100,000s of workers bring Melbourne to a halt
For once, the militant CFMEU union members were outnumbered at a union rally by white collar workers, metal workers, cleaners, and other sections of the class, such as psychologists, lab technicians and actors.
As some workers left Trades Hall, in South Carlton, others had already arrived at Federation Square, 2 kms away! The rally showed to workers their potential power and will stiffen their resistance to those arrogant bosses who think 1 July - when Howard’s right wing government brings in new anti-worker Industrial Relations legislation - will magically wipe out trade unionism.
The mood amongst those who have already been under attack, such as the postal workers, who defied court orders to attend the rally, was loud and defiant. Most workers, however, were in a thoughtful mood. The rally was relatively quiet, especially compared to the Socialist Party/Unite rally of school students last Friday (see previous report on this site).
Workers have no confidence in any strategy from their leaders that means waiting for or relying on a Labor Party (ALP) election victory. They well remember that the last Federal Labor government smashed unions and introduced a wage-cutting "Accord". Workers also remember how Trades Hall, in Victoria, called off the mass movement against the Kennett State Liberal Government in the early 1990s. They are willing to fight, if they are convinced their leadership will go all the way, but are wary of losing pay for a half-hearted campaign.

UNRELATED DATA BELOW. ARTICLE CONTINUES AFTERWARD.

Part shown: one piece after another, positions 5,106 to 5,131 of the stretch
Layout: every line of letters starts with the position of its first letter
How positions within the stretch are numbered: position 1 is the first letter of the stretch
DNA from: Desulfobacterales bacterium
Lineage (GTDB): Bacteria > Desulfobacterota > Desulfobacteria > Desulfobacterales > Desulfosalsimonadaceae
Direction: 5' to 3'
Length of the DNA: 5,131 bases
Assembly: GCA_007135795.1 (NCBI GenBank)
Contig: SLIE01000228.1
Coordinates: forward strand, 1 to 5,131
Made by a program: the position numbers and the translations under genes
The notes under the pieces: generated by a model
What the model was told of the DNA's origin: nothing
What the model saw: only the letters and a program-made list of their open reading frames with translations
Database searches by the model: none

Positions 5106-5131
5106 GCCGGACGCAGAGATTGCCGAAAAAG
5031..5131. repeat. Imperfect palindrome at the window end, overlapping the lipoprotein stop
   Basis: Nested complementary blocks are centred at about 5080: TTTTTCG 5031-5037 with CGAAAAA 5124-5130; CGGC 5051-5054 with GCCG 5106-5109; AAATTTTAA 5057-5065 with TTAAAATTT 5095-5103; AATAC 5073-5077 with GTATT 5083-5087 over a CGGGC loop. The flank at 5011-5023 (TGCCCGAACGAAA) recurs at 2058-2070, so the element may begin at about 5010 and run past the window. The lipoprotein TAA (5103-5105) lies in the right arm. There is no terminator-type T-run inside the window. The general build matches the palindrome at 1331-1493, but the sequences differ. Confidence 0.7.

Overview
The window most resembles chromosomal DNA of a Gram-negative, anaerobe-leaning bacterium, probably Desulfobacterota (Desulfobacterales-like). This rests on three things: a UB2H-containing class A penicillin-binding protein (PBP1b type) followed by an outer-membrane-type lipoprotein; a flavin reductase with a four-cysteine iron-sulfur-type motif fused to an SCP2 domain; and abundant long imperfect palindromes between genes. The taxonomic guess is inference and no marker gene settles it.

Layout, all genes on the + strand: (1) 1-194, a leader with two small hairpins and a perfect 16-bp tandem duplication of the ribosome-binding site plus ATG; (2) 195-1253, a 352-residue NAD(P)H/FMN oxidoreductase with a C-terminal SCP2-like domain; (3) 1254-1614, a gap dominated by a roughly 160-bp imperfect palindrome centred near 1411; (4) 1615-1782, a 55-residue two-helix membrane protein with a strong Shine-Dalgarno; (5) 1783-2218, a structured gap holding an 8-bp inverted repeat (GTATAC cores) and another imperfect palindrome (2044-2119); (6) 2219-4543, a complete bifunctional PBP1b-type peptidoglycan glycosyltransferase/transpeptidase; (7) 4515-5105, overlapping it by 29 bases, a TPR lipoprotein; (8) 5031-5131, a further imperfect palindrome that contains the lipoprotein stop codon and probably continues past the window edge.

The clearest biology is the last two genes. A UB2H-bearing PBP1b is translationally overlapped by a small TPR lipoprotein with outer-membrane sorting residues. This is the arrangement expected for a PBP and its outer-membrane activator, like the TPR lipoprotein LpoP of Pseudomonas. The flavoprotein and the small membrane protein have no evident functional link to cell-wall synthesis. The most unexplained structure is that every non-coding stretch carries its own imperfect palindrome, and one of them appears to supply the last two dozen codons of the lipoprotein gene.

Union militants need to offer an alternative to the line of the Australian Congress of Trades Unions (ACTU) and moderate union leaders. The Socialist Party argues that we need to pressurise the more militant union leaders to continue the campaign of industrial action, including a national 24-hour general strike, to stop Howard. Workers also need a genuine political alternative, a new workers’ party with mass support.
The Socialist Party and Unite had a marvellous participation on the rally. We sold over 500 copies of our paper, which included a 4-page supplement on the Industrial Relations attacks and our strategy to defend workers’ wages and conditions. Thousands of workers wore our anti-Howard sticker, including Kim Beazley (embarrassingly for him!), the Labor Party leader, as seen on the TV news that night. Hundreds of workers wore our badges, including the "Eureka Was ‘Illegal’" badge [The 1854 Eureka rebellion is a key episode in the history of the Australian workers’ movement].
Further reports of workers action, on 29 June, across Australia, will follow soon